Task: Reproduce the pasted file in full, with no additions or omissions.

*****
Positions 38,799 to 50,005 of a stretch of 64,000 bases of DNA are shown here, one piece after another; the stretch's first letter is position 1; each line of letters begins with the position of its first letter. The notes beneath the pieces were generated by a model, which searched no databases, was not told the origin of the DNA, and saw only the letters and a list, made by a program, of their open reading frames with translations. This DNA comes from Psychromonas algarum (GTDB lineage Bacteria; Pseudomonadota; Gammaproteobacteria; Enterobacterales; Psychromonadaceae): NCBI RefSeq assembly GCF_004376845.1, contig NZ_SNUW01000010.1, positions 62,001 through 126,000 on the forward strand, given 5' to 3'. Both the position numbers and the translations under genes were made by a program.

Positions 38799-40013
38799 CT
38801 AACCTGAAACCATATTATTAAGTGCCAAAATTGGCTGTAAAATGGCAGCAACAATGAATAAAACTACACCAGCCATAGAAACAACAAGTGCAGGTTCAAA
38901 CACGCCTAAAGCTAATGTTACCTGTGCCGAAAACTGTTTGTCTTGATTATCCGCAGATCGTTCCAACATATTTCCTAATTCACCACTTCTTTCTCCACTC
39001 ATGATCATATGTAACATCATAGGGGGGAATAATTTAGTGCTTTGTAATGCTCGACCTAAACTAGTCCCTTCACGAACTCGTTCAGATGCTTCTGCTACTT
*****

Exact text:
Positions 38,799 to 50,005 of a stretch of 64,000 bases of DNA are shown here, one piece after another; the stretch's first letter is position 1; each line of letters begins with the position of its first letter. The notes beneath the pieces were generated by a model, which searched no databases, was not told the origin of the DNA, and saw only the letters and a list, made by a program, of their open reading frames with translations. This DNA comes from Psychromonas algarum (GTDB lineage Bacteria; Pseudomonadota; Gammaproteobacteria; Enterobacterales; Psychromonadaceae): NCBI RefSeq assembly GCF_004376845.1, contig NZ_SNUW01000010.1, positions 62,001 through 126,000 on the forward strand, given 5' to 3'. Both the position numbers and the translations under genes were made by a program.

Positions 38799-40013
38799 CT
38801 AACCTGAAACCATATTATTAAGTGCCAAAATTGGCTGTAAAATGGCAGCAACAATGAATAAAACTACACCAGCCATAGAAACAACAAGTGCAGGTTCAAA
38901 CACGCCTAAAGCTAATGTTACCTGTGCCGAAAACTGTTTGTCTTGATTATCCGCAGATCGTTCCAACATATTTCCTAATTCACCACTTCTTTCTCCACTC
39001 ATGATCATATGTAACATCATAGGGGGGAATAATTTAGTGCTTTGTAATGCTCGACCTAAACTAGTCCCTTCACGAACTCGTTCAGATGCTTCTGCTACTT